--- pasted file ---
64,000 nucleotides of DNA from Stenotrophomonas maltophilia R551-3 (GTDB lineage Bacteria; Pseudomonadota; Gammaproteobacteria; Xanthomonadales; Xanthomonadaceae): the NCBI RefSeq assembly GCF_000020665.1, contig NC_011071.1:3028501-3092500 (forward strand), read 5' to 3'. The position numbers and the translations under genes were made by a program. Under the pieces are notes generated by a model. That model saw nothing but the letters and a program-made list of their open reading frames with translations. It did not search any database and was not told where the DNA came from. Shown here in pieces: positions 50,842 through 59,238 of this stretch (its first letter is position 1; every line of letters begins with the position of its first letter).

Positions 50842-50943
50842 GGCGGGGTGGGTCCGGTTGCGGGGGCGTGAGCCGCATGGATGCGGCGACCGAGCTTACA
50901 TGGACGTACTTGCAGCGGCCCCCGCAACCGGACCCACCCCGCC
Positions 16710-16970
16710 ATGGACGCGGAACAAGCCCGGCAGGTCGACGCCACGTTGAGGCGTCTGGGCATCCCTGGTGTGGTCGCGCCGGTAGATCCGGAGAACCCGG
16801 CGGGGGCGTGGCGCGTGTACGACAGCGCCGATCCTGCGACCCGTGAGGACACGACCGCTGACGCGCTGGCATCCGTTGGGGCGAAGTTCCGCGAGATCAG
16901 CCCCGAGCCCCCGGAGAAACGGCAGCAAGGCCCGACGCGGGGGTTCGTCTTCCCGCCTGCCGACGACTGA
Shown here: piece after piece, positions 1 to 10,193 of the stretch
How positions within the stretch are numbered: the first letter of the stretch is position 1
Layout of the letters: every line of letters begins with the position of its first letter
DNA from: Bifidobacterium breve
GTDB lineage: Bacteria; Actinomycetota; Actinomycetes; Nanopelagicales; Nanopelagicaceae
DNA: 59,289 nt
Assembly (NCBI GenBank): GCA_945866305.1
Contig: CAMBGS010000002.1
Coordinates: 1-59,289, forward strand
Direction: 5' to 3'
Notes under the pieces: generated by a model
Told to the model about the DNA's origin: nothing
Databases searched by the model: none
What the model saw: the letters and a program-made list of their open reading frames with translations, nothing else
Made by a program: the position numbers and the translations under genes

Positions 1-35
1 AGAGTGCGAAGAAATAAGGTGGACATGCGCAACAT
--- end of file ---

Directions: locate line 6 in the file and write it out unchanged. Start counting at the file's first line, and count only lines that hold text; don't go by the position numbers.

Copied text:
16710 ATGGACGCGGAACAAGCCCGGCAGGTCGACGCCACGTTGAGGCGTCTGGGCATCCCTGGTGTGGTCGCGCCGGTAGATCCGGAGAACCCGG